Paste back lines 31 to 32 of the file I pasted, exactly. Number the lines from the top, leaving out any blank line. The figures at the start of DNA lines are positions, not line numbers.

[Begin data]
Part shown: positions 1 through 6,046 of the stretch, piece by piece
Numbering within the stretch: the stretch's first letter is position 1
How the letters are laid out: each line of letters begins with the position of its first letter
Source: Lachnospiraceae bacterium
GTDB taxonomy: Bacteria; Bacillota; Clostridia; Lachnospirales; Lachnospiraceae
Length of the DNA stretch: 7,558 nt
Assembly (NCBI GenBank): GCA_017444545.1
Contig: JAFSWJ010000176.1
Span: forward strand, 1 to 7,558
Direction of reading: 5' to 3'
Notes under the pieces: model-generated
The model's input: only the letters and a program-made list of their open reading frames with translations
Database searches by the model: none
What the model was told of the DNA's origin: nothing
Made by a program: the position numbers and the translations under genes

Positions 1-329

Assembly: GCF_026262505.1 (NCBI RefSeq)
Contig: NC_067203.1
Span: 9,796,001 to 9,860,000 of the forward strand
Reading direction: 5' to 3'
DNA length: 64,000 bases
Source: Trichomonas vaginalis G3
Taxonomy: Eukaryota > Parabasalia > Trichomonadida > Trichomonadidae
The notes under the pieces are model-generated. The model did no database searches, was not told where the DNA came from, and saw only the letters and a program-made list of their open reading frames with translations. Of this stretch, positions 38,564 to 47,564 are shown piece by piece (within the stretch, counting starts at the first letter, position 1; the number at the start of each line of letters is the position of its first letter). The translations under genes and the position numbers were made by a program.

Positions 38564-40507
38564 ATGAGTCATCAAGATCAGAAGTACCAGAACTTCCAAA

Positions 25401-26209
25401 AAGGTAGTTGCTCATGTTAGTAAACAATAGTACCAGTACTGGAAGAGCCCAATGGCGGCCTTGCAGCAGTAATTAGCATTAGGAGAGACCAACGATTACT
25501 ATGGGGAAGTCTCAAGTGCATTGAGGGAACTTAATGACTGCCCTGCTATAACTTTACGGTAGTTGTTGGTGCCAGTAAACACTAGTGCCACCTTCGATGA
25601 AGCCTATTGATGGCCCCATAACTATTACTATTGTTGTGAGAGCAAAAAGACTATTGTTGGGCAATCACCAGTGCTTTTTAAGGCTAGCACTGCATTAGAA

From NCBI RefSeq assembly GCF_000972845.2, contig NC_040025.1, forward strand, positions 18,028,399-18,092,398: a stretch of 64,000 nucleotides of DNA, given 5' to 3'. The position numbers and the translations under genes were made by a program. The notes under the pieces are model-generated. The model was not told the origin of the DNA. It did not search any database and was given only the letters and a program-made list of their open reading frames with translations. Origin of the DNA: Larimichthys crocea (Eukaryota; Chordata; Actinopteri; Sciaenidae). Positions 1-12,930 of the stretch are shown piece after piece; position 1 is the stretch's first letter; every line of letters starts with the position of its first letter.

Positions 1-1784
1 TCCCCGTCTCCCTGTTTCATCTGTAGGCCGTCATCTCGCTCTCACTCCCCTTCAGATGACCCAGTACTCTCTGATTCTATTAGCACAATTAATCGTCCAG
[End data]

From NCBI RefSeq assembly GCF_000972845.2, contig NC_040025.1, forward strand, positions 18,028,399-18,092,398: a stretch of 64,000 nucleotides of DNA, given 5' to 3'. The position numbers and the translations under genes were made by a program. The notes under the pieces are model-generated. The model was not told the origin of the DNA. It did not search any database and was given only the letters and a program-made list of their open reading frames with translations. Origin of the DNA: Larimichthys crocea (Eukaryota; Chordata; Actinopteri; Sciaenidae). Positions 1-12,930 of the stretch are shown piece after piece; position 1 is the stretch's first letter; every line of letters starts with the position of its first letter.

Positions 1-1784